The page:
Workspace that Works: Park Royal

Located along the fringe of the Old Oak and Park Royal Development Corporation’s operating boundary, North Acton is seeing significant change. New student accommodation and residential development will soon be accompanied by mixed-use regeneration. In late November, Future of London ran its final 2016 Workspace field trip to Park Royal to learn how this will affect workspace. Lori Hoinkes, Park Royal Business Manager at OPDC, highlighted the local plan’s ambitions to deliver a mix of uses around North Acton station with employment facilities to include flexible and open workspace for SMEs. Not only will this support new jobs, it’s intended to contribute to a sense of place and vibrancy for North Acton.

Dephna

At commercial kitchen provider Dephna, Manager Nimesh Sachdev explained that the company began as a family importing business in a single warehouse and has evolved to provide office space, storage, cold rooms and commercial kitchens across six London sites. At the Park Royal location, 25 kitchens provide space for businesses ranging from SMEs to well-known restaurants. Kitchen units have a basic fit-out to accommodate diverse tenant needs and their 6 × 6 m modular structure offers flexibility for tenants who need extra space. As the OPDC local plan anticipates a new public square near Dephna, Sachdev is keen to establish its role in the community by creating a new ‘culinary quarter’ with street-facing restaurant/café units for tenants to sell direct to the public.

CoClub

In the nearby Perfume Factory building, CoClub offers co-working space with access to meeting rooms, event space, an on-site café and mentoring. Jason Sodha, Director of CoClub, shared his ambition to expand the space’s offer by having a high street bank represented on-site to work with tenants and develop tailored financial plans.  The space currently houses 35 companies across 94 dedicated desks (£199/month) and 10 hotdesks (£19/day). Among the tenants is OPDC, which rents space for a small team of staff in order to have a local presence during redevelopment throughout Park Royal. The Perfume Factory itself is part of this redevelopment, having received planning permission to be replaced with private rented flats.

Light Factory Studios

Alex Henebury, Director of the nearby Light Factory Studios, spoke about his experiences of running a community interest company providing 60,000 sqm of space for 20 artists and craftspeople. Tenants at Light Factory generally seek long-term leases and prefer a barebones space to make into their own, which helps keep costs down. Henebury noted that despite high demand for makerspace, it’s difficult to expand provision because suitable larger buildings – which are more flexible and cost-effective to run – are in short supply, exacerbated by redevelopment. Rather than lose makerspace in favour of residential, he favours finding an approach that allows the two to exist side by side.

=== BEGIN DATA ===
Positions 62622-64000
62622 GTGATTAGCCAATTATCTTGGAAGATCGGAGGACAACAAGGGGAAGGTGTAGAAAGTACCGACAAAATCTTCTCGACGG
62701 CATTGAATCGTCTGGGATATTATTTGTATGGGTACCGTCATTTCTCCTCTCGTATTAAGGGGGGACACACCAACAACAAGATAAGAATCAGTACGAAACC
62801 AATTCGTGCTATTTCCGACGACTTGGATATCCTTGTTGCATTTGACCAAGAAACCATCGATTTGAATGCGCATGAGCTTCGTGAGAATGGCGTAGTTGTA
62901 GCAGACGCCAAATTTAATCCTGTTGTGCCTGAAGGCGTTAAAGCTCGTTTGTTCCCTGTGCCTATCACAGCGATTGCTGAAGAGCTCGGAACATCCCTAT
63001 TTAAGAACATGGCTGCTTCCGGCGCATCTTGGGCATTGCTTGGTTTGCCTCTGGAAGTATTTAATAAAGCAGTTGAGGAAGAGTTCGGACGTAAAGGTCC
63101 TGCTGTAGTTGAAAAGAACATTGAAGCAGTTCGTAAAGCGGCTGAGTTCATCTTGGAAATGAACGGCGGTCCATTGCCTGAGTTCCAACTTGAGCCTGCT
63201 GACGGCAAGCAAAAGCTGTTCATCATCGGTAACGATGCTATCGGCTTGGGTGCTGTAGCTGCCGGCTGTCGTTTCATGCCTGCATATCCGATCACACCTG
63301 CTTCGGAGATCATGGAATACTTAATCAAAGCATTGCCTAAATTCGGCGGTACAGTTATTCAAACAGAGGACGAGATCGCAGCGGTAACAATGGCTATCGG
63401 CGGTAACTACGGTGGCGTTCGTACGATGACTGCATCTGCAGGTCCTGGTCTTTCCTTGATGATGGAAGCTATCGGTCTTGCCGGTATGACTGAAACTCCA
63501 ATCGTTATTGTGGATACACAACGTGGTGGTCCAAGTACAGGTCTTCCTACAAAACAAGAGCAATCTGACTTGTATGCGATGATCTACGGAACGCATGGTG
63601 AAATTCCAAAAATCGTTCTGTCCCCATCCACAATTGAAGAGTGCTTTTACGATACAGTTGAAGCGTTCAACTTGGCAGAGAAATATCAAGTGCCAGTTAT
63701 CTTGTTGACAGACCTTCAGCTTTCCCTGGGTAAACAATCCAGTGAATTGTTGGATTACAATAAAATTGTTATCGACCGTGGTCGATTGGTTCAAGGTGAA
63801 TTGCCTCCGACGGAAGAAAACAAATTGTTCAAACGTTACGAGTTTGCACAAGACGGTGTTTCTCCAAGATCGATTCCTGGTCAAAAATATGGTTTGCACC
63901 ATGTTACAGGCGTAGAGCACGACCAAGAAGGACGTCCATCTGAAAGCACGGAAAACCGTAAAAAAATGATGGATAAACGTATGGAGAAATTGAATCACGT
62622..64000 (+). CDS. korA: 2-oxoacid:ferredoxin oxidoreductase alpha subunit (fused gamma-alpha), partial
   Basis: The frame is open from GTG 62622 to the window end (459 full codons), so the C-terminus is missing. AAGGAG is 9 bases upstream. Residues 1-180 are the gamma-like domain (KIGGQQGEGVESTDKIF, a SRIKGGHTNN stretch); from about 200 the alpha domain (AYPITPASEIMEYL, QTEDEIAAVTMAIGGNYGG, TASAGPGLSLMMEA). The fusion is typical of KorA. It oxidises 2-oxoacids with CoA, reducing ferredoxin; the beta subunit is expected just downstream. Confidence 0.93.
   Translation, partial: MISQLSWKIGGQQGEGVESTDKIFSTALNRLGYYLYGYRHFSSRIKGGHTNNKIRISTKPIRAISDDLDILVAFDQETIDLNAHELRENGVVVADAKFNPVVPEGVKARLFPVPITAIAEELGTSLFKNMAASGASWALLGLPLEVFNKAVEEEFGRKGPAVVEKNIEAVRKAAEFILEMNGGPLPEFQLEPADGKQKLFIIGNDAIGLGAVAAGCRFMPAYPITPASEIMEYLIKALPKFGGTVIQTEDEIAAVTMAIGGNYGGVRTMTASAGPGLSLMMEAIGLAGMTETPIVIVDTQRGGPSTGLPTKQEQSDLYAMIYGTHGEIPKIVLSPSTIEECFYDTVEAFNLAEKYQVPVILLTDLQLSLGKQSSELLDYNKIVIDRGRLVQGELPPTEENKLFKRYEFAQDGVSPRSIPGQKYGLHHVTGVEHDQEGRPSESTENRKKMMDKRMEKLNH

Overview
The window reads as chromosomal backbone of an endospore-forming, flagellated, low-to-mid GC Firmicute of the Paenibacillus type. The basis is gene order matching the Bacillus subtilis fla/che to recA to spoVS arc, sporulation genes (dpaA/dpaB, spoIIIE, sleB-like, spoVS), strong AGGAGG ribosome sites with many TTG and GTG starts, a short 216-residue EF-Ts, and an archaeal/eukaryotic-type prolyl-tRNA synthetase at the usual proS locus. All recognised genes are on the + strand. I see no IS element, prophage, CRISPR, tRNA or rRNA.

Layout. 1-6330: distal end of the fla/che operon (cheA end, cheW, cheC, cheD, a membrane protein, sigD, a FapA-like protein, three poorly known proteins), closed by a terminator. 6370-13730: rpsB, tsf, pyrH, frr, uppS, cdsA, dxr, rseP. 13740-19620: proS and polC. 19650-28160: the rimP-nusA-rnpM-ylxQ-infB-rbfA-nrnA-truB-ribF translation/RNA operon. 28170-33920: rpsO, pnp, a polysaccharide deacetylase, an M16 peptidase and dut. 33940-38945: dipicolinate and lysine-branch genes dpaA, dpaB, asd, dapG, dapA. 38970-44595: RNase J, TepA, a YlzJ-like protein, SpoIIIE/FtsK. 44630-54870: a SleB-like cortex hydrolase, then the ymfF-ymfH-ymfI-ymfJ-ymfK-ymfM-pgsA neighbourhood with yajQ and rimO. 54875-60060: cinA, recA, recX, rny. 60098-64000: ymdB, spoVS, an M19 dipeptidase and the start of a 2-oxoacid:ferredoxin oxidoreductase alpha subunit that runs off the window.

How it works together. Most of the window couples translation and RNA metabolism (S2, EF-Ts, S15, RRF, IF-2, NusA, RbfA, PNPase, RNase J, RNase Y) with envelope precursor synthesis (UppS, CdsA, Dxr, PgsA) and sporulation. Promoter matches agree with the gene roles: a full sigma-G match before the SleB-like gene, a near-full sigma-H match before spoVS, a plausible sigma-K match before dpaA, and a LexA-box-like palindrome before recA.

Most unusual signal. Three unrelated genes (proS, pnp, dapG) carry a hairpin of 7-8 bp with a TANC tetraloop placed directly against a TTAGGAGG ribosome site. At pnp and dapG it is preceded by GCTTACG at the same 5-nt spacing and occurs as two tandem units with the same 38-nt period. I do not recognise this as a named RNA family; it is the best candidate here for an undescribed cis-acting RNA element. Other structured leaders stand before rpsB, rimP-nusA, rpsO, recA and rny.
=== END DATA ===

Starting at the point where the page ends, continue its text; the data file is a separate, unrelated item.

Cowork Hub

Director Alex Molokwu has seen fast growth at Cowork Hub over its 16-month lifetime. Now almost at full occupancy, Cowork Hub has 34 tenants in 1000 sqm of office space. Tenants include start-ups and established businesses with a range of products and services, including a shampoo maker, web designer and town planner. Dedicated desks (£275/month) and hotdesks (£20/day) are available alongside access to meeting rooms, a gym, games room and networking events. With high demand for workspace in London, Alex plans to expand Cowork Hub to two new sites by dealing directly with landlords and building owners to procure space. As with Light Factory Studios, the size of the space is important: for Cowork Hub, below 465 sqm/5,000 sqft is not viable to operate.

The Collective

Launched with notable press coverage in May 2016, The Collective is known for its co-living model. For £250 per week, residents get a 12 sqm room, all-inclusive bills and access to abundant communal amenities, such as kitchens, cinema rooms, gyms, a spa, a roof terrace – and workspace. Alex Hill, Workspace Managing Director at The Collective, explained that unlike other amenities, workspace is open to the public on a membership basis, with fixed desks and hotdesks available to rent. Networking events, workshops, mentoring and investment opportunities are part of the package, and outside of working hours, the space is used for events. Hill explained that the living and working areas of the building were treated as separate entities for planning purposes, and are run on independent business models.